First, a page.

In his reports of copies and editions he is not to be trusted, without examination. He speaks fometimes indefinitely of copies, when he has only one. In his enumeration of editions, he mentions the two first folios as of high, and the third folio as of middle authority; but the truth is, that the first is equivalent to all others, and that the rest only deviate from it. by the printer's negligence. Whoever has any of the folios has all, excepting thofe diversities which mere reiteration of editions will produce. I collated them all at the beginning, but afterwards used only the first.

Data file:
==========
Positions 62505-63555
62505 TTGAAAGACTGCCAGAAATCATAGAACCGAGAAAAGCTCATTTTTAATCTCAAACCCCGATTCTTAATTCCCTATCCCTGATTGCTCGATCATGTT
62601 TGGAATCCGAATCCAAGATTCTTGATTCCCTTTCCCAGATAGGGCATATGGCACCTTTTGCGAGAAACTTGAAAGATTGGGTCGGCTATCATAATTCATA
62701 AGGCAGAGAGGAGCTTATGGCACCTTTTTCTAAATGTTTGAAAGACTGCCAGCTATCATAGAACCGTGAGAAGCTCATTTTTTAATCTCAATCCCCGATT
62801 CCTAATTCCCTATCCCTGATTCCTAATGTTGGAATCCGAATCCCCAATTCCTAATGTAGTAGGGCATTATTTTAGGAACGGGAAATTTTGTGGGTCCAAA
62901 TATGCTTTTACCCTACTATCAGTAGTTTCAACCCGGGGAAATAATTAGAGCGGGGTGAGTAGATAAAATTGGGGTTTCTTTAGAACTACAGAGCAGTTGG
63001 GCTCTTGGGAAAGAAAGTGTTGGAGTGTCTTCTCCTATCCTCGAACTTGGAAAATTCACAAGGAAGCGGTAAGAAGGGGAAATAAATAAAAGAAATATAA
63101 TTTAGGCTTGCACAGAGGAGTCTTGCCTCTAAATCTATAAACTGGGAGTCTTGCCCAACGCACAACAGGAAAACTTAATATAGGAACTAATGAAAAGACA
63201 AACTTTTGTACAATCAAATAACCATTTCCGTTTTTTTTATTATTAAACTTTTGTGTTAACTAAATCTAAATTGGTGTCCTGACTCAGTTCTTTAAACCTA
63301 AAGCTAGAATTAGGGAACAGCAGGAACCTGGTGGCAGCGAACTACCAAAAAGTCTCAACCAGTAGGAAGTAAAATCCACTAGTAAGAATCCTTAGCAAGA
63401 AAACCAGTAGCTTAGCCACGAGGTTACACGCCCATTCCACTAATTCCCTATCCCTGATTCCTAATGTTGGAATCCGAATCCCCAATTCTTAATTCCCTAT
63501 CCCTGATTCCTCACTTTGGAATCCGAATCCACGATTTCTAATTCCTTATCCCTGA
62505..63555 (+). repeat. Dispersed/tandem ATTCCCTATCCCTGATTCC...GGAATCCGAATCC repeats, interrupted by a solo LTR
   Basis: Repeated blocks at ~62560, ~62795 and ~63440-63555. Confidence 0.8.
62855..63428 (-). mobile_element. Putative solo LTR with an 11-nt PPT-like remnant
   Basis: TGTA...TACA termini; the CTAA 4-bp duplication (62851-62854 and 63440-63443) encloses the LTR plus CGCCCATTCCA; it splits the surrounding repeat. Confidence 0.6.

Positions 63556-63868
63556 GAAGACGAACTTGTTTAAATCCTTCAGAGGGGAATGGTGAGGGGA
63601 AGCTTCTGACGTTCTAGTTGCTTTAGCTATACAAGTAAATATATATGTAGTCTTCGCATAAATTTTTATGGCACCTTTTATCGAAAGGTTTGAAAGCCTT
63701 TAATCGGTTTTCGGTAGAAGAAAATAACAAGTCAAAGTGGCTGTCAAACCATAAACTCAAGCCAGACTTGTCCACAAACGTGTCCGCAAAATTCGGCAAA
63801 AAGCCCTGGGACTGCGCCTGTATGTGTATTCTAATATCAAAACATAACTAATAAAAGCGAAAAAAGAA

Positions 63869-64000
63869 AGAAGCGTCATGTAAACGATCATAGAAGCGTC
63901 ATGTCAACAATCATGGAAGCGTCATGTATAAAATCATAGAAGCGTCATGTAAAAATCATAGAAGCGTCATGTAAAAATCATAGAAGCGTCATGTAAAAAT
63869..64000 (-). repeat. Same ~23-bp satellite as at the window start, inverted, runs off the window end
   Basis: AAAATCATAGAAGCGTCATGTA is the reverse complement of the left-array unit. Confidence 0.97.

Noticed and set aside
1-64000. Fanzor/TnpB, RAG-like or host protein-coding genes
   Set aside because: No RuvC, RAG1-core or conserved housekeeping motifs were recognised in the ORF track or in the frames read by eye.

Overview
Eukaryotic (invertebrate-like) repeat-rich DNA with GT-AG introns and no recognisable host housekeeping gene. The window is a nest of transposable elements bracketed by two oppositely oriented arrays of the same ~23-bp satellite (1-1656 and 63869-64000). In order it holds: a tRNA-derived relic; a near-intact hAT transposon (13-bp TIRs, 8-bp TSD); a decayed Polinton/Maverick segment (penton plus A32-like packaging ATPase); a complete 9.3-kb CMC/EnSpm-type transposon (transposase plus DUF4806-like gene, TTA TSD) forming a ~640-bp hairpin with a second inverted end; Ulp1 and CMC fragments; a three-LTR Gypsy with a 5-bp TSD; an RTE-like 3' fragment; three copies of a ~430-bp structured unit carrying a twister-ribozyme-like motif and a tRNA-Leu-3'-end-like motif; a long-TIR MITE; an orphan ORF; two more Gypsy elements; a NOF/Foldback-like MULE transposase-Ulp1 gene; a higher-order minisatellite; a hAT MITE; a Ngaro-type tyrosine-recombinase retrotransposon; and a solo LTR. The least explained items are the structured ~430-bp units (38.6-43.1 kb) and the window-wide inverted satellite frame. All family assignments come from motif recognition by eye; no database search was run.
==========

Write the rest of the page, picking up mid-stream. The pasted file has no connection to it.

Of his notes I have generally retained those which he retained himself in his fecond edition, except when they were confuted by subsequent annotators, or were too minute to merit preservation. I have fometimes adopted his restoration of a comma, without inferting the panegyrick in which he celebrated himself for his atchievement. The exuberant excrefcence of diction I have often lopped, his triumphant exultations over Pope and Rowe I have fometimes fuppreffed, and his contemptible oftentation I have frequently concealed; but I have in fome places fhewn him, as he would have fhewn himself, for the reader's diversion, that the inflated emptiness of fome notes may justify or excufe the contraction of the reft.
Theobald, thus weak and ignorant, thus mean and faithlefs, thus petulant and oftentatious, by the good luck of having Pope for his enemy, has escaped, and efcaped alone, with reputation, from this undertaking. So willingly does the world fupport thofe who folicite favour, against thofe who command reverence; and fo eafily is he praised, whom no man can envy.